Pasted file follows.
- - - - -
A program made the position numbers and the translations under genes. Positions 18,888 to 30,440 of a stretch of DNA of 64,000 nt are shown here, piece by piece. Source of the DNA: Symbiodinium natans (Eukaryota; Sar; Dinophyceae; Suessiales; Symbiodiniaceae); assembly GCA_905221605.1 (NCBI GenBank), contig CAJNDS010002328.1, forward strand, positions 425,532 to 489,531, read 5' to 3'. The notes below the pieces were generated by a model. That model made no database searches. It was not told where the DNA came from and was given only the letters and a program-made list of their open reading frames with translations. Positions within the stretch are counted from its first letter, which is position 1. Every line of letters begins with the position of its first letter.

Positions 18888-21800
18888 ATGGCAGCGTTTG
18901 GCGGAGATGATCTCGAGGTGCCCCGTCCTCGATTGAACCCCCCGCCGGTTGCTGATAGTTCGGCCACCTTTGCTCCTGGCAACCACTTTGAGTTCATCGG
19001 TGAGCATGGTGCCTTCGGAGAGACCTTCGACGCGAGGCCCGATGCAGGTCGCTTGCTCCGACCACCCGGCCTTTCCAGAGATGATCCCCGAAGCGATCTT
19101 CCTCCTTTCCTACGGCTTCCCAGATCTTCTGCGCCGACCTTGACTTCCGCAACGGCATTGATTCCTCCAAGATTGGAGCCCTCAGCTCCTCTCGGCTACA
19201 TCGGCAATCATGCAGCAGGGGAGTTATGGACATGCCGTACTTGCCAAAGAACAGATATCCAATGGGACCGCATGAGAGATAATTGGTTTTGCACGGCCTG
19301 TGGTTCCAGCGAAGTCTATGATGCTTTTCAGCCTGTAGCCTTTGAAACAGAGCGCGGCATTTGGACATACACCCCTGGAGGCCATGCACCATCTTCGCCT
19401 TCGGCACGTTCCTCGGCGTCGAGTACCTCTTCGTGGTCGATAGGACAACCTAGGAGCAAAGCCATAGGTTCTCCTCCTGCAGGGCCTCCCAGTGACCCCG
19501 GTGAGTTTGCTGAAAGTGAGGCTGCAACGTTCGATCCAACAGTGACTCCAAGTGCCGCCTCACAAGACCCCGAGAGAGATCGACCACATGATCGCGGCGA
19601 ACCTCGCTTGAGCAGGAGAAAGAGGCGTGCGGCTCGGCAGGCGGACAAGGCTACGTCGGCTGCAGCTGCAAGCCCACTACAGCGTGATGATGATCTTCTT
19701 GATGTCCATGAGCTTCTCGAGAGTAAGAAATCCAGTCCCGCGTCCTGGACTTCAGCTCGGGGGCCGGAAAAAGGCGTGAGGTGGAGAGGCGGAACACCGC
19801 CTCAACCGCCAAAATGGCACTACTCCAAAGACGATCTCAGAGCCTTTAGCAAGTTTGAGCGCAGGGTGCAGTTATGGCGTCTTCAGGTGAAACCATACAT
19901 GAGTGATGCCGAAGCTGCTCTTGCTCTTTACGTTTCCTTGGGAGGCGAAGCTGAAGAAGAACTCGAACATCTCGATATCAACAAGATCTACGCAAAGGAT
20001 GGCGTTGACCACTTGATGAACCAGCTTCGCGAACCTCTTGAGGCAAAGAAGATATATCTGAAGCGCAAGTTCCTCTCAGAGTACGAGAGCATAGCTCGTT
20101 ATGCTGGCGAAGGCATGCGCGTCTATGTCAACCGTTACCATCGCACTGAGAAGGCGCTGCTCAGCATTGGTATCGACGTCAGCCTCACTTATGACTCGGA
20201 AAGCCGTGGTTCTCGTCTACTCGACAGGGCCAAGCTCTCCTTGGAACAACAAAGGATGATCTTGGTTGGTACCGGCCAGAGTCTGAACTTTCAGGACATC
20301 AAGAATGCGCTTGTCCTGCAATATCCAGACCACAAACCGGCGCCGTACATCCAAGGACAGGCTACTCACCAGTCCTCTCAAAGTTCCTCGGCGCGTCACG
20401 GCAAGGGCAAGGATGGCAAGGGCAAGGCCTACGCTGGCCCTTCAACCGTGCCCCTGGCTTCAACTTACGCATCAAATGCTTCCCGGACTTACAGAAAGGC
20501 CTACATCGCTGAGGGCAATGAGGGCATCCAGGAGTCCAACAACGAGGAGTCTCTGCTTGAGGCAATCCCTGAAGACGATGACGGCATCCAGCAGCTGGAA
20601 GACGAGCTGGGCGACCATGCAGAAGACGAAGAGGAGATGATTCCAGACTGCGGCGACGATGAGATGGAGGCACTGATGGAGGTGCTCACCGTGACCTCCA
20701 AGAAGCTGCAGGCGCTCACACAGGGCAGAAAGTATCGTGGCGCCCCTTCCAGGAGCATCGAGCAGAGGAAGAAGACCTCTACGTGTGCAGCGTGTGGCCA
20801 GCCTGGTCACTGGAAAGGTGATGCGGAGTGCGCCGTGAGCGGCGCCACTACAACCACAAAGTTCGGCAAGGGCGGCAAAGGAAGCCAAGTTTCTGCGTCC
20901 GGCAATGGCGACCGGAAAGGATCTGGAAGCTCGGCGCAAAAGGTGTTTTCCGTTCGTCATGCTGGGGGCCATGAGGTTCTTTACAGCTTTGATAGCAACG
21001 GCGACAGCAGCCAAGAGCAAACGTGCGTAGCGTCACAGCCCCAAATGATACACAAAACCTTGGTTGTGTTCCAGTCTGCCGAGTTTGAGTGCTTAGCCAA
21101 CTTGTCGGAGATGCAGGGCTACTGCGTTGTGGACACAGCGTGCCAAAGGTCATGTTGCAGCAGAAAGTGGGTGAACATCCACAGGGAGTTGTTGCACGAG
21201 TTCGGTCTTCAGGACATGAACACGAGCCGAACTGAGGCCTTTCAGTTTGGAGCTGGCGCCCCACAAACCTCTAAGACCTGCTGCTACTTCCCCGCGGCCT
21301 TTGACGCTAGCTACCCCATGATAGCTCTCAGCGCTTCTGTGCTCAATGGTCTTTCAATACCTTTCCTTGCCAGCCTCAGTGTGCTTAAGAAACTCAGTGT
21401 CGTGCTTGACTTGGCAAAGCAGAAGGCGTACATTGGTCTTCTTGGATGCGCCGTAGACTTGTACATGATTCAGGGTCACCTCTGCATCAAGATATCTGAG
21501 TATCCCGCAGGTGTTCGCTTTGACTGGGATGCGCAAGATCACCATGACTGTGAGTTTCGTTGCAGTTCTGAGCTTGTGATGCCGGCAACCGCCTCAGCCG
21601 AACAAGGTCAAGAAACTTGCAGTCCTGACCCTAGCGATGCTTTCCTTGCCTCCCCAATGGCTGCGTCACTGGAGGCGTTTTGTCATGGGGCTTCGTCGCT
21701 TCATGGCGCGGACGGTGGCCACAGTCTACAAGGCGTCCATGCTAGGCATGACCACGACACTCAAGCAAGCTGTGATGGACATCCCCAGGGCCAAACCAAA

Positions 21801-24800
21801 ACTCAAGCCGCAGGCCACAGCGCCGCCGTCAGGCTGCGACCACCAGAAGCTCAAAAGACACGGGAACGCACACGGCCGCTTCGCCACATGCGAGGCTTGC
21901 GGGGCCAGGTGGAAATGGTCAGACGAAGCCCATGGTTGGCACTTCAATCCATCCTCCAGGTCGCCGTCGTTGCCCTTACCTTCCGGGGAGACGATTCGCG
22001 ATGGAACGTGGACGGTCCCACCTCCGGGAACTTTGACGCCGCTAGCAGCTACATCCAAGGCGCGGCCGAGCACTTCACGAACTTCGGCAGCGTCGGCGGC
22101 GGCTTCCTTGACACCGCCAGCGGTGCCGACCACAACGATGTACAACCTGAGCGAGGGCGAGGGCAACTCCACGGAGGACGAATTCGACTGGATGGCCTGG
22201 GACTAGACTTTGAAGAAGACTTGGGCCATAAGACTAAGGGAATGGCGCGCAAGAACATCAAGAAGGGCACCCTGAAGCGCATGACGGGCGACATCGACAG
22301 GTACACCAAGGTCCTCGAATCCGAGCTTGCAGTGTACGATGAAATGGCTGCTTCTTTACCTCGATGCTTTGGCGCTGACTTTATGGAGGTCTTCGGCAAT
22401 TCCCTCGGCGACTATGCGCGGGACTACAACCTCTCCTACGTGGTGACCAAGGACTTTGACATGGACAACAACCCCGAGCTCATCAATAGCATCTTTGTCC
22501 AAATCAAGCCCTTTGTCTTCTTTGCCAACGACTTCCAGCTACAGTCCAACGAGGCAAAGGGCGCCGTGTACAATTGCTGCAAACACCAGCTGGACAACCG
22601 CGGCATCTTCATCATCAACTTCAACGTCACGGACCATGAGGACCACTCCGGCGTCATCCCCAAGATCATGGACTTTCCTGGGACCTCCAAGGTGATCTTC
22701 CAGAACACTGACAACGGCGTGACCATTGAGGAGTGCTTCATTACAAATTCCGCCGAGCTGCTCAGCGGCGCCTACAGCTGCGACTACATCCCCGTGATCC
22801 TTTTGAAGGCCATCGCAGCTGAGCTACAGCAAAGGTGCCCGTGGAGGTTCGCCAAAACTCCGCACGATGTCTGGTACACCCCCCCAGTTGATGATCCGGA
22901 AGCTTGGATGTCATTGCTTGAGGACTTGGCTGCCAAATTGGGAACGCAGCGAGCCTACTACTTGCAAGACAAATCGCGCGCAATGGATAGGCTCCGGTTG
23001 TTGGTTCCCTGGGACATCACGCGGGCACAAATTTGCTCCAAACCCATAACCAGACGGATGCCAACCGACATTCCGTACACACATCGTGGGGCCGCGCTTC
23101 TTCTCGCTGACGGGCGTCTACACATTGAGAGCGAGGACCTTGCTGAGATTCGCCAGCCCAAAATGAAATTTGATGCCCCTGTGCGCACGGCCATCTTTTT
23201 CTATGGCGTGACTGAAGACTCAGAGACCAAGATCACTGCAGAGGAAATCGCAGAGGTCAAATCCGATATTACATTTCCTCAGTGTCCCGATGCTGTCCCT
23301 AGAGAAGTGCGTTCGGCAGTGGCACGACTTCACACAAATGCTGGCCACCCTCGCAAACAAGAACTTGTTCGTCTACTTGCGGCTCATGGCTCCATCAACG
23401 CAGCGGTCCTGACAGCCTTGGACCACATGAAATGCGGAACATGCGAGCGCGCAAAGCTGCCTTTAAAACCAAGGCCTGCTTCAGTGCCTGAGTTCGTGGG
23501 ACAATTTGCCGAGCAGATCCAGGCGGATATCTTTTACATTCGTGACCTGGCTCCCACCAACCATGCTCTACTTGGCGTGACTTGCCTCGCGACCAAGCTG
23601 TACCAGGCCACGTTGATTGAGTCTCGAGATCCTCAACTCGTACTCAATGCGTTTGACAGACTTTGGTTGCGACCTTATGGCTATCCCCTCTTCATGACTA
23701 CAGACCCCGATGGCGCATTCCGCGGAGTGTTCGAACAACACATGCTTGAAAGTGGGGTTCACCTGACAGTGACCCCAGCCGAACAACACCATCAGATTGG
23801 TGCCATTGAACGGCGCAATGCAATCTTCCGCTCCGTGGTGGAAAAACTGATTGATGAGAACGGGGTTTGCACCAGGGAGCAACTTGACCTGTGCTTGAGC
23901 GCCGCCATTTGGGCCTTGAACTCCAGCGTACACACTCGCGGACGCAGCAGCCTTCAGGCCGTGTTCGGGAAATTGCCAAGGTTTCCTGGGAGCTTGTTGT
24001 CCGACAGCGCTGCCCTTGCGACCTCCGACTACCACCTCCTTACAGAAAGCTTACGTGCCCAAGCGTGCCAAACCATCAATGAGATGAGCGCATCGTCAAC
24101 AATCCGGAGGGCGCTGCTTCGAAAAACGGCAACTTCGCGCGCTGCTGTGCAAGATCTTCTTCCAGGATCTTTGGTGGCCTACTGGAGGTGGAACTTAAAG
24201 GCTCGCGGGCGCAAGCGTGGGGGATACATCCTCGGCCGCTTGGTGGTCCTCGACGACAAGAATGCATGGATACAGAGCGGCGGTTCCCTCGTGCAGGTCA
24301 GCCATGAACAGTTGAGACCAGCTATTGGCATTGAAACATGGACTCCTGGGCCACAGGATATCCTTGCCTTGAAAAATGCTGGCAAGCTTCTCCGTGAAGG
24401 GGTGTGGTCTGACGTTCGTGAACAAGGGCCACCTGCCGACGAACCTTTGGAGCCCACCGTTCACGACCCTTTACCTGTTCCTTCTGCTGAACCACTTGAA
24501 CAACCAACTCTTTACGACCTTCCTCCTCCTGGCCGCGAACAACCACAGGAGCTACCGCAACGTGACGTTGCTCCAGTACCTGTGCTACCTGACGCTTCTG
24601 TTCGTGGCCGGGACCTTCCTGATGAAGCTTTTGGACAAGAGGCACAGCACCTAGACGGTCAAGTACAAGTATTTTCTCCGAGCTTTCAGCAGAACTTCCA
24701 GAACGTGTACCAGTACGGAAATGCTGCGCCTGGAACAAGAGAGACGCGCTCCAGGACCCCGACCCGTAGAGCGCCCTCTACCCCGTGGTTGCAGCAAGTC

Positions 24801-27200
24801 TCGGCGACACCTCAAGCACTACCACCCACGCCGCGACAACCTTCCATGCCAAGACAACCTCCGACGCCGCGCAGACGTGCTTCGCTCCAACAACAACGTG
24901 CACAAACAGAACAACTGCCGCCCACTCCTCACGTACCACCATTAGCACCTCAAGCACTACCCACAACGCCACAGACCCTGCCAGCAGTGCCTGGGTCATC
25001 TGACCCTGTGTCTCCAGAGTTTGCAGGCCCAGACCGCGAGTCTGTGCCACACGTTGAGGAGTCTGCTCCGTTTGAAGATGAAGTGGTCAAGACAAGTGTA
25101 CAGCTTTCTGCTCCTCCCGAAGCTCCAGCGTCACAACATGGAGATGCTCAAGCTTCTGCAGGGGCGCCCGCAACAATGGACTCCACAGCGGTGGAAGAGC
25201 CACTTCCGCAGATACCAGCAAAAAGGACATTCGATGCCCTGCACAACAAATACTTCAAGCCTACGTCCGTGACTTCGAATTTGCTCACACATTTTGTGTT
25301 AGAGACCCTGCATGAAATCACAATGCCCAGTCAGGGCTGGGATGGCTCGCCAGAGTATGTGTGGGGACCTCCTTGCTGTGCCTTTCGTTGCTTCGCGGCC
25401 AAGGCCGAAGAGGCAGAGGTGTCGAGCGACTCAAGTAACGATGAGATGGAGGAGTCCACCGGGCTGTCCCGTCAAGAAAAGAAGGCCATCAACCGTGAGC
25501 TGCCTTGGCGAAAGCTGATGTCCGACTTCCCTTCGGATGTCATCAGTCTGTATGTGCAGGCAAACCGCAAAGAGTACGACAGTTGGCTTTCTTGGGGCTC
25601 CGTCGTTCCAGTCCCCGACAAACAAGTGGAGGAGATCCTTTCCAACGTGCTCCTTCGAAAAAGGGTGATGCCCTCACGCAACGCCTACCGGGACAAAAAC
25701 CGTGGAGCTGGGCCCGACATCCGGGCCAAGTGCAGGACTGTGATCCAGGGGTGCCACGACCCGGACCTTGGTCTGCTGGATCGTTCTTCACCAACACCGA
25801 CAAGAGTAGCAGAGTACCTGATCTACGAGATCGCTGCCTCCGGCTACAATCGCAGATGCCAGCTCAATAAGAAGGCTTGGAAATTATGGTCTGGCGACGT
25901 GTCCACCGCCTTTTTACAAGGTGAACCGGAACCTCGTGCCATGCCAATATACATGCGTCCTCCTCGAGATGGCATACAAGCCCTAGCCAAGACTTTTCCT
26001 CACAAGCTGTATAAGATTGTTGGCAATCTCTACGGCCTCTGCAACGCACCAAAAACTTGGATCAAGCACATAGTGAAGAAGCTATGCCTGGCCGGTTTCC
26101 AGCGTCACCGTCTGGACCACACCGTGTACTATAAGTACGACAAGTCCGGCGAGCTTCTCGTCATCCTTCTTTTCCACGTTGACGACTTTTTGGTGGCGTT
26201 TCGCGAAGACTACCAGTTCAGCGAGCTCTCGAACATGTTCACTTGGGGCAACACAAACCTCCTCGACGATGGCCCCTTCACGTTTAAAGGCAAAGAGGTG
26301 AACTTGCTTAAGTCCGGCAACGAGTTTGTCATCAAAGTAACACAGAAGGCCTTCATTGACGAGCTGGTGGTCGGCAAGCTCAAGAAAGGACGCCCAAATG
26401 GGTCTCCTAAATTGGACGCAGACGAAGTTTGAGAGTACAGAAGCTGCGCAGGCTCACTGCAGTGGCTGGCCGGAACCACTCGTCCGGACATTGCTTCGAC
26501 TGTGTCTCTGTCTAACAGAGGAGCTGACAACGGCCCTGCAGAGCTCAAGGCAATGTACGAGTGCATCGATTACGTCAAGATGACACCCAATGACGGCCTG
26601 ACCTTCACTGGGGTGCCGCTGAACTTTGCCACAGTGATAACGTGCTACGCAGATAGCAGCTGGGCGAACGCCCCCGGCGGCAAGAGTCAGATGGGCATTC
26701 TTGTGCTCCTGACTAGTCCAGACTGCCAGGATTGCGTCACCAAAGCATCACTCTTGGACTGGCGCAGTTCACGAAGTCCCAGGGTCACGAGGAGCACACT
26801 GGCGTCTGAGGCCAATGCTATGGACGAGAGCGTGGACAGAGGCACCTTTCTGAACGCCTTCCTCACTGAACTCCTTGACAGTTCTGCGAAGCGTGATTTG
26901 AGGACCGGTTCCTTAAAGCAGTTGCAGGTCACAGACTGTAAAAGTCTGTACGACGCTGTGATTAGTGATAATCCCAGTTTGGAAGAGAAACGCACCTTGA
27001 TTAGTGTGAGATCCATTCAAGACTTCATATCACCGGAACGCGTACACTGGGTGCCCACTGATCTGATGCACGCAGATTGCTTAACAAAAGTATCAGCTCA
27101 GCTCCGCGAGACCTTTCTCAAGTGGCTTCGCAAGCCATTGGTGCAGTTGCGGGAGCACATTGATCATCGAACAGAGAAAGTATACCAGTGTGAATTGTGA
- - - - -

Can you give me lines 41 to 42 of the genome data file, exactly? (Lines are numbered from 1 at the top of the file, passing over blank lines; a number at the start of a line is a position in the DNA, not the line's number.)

22501 AAATCAAGCCCTTTGTCTTCTTTGCCAACGACTTCCAGCTACAGTCCAACGAGGCAAAGGGCGCCGTGTACAATTGCTGCAAACACCAGCTGGACAACCG
22601 CGGCATCTTCATCATCAACTTCAACGTCACGGACCATGAGGACCACTCCGGCGTCATCCCCAAGATCATGGACTTTCCTGGGACCTCCAAGGTGATCTTC